“From the (data), one can see that the inversion period ended seven months before the 2007 recession; six months before the 1990 recession; and only two months prior to the 2001 recession.”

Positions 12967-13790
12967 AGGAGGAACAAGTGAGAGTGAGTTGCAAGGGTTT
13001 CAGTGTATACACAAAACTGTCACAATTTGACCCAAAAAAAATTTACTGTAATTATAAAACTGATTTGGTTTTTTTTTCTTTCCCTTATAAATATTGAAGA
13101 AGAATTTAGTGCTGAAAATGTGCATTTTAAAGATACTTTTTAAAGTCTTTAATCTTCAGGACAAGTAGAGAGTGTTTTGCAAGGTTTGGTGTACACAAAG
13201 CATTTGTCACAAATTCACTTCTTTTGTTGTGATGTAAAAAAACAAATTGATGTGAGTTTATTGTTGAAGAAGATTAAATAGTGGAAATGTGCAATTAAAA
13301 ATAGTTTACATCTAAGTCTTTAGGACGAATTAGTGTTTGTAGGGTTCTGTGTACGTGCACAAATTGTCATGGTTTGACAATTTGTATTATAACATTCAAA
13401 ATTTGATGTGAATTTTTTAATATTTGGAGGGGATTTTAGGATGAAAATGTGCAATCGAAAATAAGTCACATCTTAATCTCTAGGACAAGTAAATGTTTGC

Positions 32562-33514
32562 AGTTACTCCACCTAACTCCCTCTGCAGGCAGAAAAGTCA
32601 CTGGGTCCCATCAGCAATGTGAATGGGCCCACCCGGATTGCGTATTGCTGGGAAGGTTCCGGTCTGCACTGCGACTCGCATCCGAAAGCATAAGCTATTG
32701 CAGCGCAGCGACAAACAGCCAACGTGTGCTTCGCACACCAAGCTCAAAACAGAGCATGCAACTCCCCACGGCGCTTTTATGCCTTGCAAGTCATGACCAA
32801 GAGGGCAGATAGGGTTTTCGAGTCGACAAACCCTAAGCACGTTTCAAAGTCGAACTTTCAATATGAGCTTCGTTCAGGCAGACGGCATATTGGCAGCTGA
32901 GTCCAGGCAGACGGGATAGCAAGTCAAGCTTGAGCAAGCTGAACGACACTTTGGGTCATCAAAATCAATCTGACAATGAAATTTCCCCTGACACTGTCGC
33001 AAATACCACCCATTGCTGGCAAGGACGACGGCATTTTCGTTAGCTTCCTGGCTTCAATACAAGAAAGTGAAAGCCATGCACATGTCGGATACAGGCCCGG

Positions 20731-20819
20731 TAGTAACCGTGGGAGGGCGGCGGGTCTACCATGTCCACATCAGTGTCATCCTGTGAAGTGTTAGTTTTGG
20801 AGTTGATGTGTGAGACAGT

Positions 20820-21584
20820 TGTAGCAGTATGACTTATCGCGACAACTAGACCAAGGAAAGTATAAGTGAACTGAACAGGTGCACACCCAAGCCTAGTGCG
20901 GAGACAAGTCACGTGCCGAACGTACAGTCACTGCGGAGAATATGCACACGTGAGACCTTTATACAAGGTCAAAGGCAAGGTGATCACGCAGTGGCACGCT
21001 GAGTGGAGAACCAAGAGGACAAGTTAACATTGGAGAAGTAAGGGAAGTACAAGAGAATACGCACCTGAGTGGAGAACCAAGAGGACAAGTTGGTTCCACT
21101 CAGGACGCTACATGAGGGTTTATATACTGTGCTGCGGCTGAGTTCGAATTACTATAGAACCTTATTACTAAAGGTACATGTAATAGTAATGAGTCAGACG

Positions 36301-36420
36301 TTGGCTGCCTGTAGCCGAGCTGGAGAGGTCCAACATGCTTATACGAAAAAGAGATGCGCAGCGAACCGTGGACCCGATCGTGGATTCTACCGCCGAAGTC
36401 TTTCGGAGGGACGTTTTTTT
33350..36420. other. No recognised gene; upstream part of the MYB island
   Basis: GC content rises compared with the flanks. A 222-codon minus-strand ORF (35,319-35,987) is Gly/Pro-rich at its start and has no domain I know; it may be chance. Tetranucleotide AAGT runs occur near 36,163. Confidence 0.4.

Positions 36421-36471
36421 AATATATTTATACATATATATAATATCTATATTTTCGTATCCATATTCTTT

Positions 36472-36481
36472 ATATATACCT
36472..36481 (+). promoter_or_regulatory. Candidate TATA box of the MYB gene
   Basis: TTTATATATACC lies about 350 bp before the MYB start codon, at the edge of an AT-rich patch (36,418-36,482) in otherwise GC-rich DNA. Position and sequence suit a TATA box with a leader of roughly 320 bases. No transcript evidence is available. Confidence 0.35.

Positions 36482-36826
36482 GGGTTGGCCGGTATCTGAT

In May of this year, the yield spread between 3-month U.S. Treasury Bills and 10-year U.S. Treasury Notes turned negative; in other words, the yield curve inverted. The curve remained inverted until mid-October. Historically, this phenomenon has proven to be a useful leading indicator of a recession. However, while it is true that the yield curve has inverted prior to each U.S. recession dating back to the 1960’s without producing a false flag signal, there appears to be little to no information embedded in this signal that predicts the timing of the recession that follows. Admittedly this missing information is a very important piece. Be that as it may, if we assume that the indicator will once again correctly predict a coming recession, we thought that it would be worthwhile to examine how the high yield market has historically reacted to this event and whether there is a useful pattern to be uncovered as it relates to such market’s overall performance.